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1. Introduction

In today’s changing world, safety and security have generally remained basic human needs. Ensuring the safety of food has been a major focus of international and national action over the last years. Both microbiological and chemical hazards are of concern. Among chemical hazards, the contamination of food and feed by mycotoxins (toxic metabolites of fungi), fishery products by phycotoxins (toxins produced by algae) and edible plant species by their plant toxins have been recently characterized by the World Health Organization (WHO) as significant sources of food-borne illnesses (WHO, 2002a). Of these three categories of natural toxins, most attention has been directed to mycotoxins until now. In several parts of the world, mycotoxins currently represent a major food safety issue.

The knowledge that mycotoxins can have serious effects on humans and animals has led many countries to establish regulations on mycotoxins in food and feed in the last decades to safeguard the health of humans, as well as the economical interests of producers and traders. Setting mycotoxin regulations is a complex activity, which involves many factors and interested parties. The first limits for mycotoxins were set in the late 1960s for the aflatoxins. By the end of 2003, approximately 100 countries had developed specific limits for mycotoxins in foodstuffs and feedstuffs, and the number continues to grow.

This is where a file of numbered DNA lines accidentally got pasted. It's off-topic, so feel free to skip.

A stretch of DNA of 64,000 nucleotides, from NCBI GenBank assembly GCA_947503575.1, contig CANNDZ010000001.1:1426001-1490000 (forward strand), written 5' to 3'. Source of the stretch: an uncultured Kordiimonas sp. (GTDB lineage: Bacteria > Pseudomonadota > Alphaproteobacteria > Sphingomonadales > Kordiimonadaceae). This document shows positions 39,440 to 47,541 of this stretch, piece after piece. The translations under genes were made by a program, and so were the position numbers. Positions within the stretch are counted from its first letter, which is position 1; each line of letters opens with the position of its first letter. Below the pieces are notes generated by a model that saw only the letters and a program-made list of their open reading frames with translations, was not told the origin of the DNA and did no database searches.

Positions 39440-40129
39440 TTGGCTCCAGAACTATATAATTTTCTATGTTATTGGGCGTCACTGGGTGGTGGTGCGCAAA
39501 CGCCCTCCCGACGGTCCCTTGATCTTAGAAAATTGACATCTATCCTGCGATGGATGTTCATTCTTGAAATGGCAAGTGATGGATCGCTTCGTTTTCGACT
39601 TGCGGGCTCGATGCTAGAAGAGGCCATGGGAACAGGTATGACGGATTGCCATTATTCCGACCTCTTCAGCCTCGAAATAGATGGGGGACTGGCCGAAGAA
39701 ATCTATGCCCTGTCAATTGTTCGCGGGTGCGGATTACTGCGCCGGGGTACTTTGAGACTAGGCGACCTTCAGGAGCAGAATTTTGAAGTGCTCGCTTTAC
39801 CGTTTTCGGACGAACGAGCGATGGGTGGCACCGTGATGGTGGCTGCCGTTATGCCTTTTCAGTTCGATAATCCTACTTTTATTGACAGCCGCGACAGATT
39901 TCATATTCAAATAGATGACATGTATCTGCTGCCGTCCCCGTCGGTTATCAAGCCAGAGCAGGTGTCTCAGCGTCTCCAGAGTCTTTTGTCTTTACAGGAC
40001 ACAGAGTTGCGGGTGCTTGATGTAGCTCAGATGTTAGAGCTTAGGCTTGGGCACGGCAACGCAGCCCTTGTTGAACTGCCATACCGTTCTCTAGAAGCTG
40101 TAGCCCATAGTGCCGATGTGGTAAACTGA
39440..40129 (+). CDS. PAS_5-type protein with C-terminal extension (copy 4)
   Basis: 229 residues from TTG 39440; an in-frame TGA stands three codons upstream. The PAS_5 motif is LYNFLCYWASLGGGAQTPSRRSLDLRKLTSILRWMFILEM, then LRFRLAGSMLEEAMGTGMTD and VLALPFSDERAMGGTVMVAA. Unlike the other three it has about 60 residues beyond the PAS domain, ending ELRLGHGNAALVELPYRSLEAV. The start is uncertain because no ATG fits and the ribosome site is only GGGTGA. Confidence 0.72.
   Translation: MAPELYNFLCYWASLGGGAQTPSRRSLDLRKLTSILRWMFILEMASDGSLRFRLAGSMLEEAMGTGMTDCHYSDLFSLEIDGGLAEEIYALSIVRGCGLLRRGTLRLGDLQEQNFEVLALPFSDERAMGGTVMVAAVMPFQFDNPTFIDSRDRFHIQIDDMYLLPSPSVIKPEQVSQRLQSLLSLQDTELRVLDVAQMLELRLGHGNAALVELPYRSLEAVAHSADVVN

A number of publications focusing on limits and regulations for mycotoxins exist (Krogh, 1977; Schuller et al., 1983; Stoloff et al., 1991; Gilbert, 1991; Resnik et al., 1991; Van Egmond, 1991; Van Egmond and Dekker, 1995; Boutrif and Canet, 1998; Rosner, 1998; Van Egmond, 1999). The most recent comprehensive review on mycotoxins was published by FAO in 1997 based on an international inquiry carried out in 1994 and 1995. Since the publication of this Food and Nutrition Paper, many new limits and regulations for mycotoxins have come into force or are under development, creating a need for an update of this document. A relevant international inquiry was carried out in 2002 and 2003, yielding much detailed information. This information was processed and analysed during 2003 to produce this document, which is based on information and amendments received by 31 December 2003.

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